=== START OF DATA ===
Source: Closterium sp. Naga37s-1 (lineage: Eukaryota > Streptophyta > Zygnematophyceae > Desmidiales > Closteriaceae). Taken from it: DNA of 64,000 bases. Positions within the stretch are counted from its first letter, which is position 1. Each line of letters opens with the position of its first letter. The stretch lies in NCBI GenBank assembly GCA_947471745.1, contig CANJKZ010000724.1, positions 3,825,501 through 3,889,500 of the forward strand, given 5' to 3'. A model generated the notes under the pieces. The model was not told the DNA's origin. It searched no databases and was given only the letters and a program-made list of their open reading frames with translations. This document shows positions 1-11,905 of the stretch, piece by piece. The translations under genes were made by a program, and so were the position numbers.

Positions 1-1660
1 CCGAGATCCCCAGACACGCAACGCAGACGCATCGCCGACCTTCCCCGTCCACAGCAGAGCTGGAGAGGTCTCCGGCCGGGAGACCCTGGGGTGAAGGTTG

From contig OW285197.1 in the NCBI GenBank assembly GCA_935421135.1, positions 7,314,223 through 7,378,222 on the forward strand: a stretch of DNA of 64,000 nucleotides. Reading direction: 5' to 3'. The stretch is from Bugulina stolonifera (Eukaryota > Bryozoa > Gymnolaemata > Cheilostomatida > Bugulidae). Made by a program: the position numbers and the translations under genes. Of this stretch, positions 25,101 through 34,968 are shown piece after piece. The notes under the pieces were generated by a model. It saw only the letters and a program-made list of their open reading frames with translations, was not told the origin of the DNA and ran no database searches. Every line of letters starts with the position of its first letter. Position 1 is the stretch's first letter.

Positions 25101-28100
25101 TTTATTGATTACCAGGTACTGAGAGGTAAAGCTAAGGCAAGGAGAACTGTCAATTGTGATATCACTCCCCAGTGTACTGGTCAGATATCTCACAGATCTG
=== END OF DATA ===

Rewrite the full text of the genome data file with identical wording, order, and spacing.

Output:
Source: Closterium sp. Naga37s-1 (lineage: Eukaryota > Streptophyta > Zygnematophyceae > Desmidiales > Closteriaceae). Taken from it: DNA of 64,000 bases. Positions within the stretch are counted from its first letter, which is position 1. Each line of letters opens with the position of its first letter. The stretch lies in NCBI GenBank assembly GCA_947471745.1, contig CANJKZ010000724.1, positions 3,825,501 through 3,889,500 of the forward strand, given 5' to 3'. A model generated the notes under the pieces. The model was not told the DNA's origin. It searched no databases and was given only the letters and a program-made list of their open reading frames with translations. This document shows positions 1-11,905 of the stretch, piece by piece. The translations under genes were made by a program, and so were the position numbers.

Positions 1-1660
1 CCGAGATCCCCAGACACGCAACGCAGACGCATCGCCGACCTTCCCCGTCCACAGCAGAGCTGGAGAGGTCTCCGGCCGGGAGACCCTGGGGTGAAGGTTG

From contig OW285197.1 in the NCBI GenBank assembly GCA_935421135.1, positions 7,314,223 through 7,378,222 on the forward strand: a stretch of DNA of 64,000 nucleotides. Reading direction: 5' to 3'. The stretch is from Bugulina stolonifera (Eukaryota > Bryozoa > Gymnolaemata > Cheilostomatida > Bugulidae). Made by a program: the position numbers and the translations under genes. Of this stretch, positions 25,101 through 34,968 are shown piece after piece. The notes under the pieces were generated by a model. It saw only the letters and a program-made list of their open reading frames with translations, was not told the origin of the DNA and ran no database searches. Every line of letters starts with the position of its first letter. Position 1 is the stretch's first letter.

Positions 25101-28100
25101 TTTATTGATTACCAGGTACTGAGAGGTAAAGCTAAGGCAAGGAGAACTGTCAATTGTGATATCACTCCCCAGTGTACTGGTCAGATATCTCACAGATCTG